Business travel

Southwest Eliminates Flight Credit Expiration Dates

Southwest Airlines has waived the expiration date on all Southwest flight credits, the carrier announced Thursday. The change applies to all flight credits not expired or created on or after July 28, 2022. Previously, flight credits would have expired 12 months from the date of purchase.

“It’s an industry-leading theft credit policy,” Southwest CEO Bob Jordan said in an earnings call Thursday. “And when you combine that with no change fees, no baggage fees, Rapid Rewards points that don’t expire, and transferable flight credits, it’s just a powerful low-cost brand combo that aims to win more customers.

The policy change comes as some credits for Covid-19-related cancellations were set to expire in September. The company expects the resulting drop in breakage revenue in the third quarter to be between $250 million and $300 million.

Flight credits for non-refundable fares will be issued as long as the reservation is canceled more than 10 minutes before scheduled departure. Until the carrier completes updating its technology system to completely remove flight credit expiration dates, customers with valid credits will begin to see a reserved space expiration date of December 31. 2040, according to Southwest.

Q2 performance

Southwest reported second-quarter net income of $760 million on quarterly operating revenue of $6.73 billion, representing year-over-year increases of 2.6% and 13, 9%, respectively. Operating revenue was a quarterly record, according to the company.

The results were a turnaround from the first quarter, when the carrier reported a net loss of $278 million. Second-quarter passenger revenue was $6.12 billion, up 71.4% year-on-year from $3.57 billion.

Fuel costs for the quarter were $3.36 per gallon and are expected to be between $3.25 and $3.35 for the third quarter. Operating revenue forecasts for the next quarter are up around 8 to 12% compared to the same period of 2019.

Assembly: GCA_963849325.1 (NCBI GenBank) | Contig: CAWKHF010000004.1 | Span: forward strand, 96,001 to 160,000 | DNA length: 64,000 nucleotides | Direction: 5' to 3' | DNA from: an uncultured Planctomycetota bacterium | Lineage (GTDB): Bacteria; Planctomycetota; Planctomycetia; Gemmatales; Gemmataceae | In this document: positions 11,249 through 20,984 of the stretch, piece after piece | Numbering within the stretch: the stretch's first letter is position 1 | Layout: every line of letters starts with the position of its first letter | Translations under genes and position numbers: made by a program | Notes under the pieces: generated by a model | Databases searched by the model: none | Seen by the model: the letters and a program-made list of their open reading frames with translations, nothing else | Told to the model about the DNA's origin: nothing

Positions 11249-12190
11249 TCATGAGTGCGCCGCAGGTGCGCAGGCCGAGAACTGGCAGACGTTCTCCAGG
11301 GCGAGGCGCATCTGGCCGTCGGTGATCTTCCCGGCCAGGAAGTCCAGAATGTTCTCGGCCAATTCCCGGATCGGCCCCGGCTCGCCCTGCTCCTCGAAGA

Managed business revenue showed sequential improvement throughout the second quarter and fell from a 36% decline in March from 2019 levels to a 19% decline in June, said Andrew Watterson, vice president. Executive Chairman and Chief Commercial Officer of Southwest. The average for the quarter was down 24%.

“While business passenger revenue and overall corporate revenue remain below 2019 levels, managed business fares were higher than 2019 throughout the second quarter,” Watterson added.

Based on third quarter bookings to date, managed business revenue for the period is expected to be 17% to 21% lower than third quarter 2019.

The apparent slowdown in the pace of carrier-run business recovery is more due to seasonality – there is generally less business travel in July and August – but “in September after the holidays, we expect a substantial increase in business trips, so [range] refers to an average for the quarter,” Southwest Business Vice President Dave Harvey told BTN. “We believe the months of the quarter will be dramatically different.”

While it’s “too early” to speculate on the fourth quarter, Harvey noted that in addition to a post-Labor Day acceleration, “based on what we’re hearing from our accounts, we expect October to be one of the strongest business travel months of the year,” he said. “A lot of meetings and events are coming back this fall. by any significant wave of Covid-19.”

The company also added flights in the second half of 2022 aimed at the short-haul business market. That includes intra-California, intra-Texas, the Hawaiian Islands, in the Midwest around Chicago, Baltimore — “logical places where we have a strong customer base and network,” Harvey said.

The decision was based on projected business travel demand as well as the desire to have some redundancy built into the schedule if a flight was delayed or cancelled, “so that we don’t leave crew or passengers stranded and that we can end the day,” Harvey noted.

During the second quarter, Southwest introduced its new Wanna Get Away Plus rate. Over the past week, the company has also activated its Mexican destinations in global distribution systems, Harvey said, allowing bookings through the GDS to Cancun, Cabo and Puerto Vallarta.

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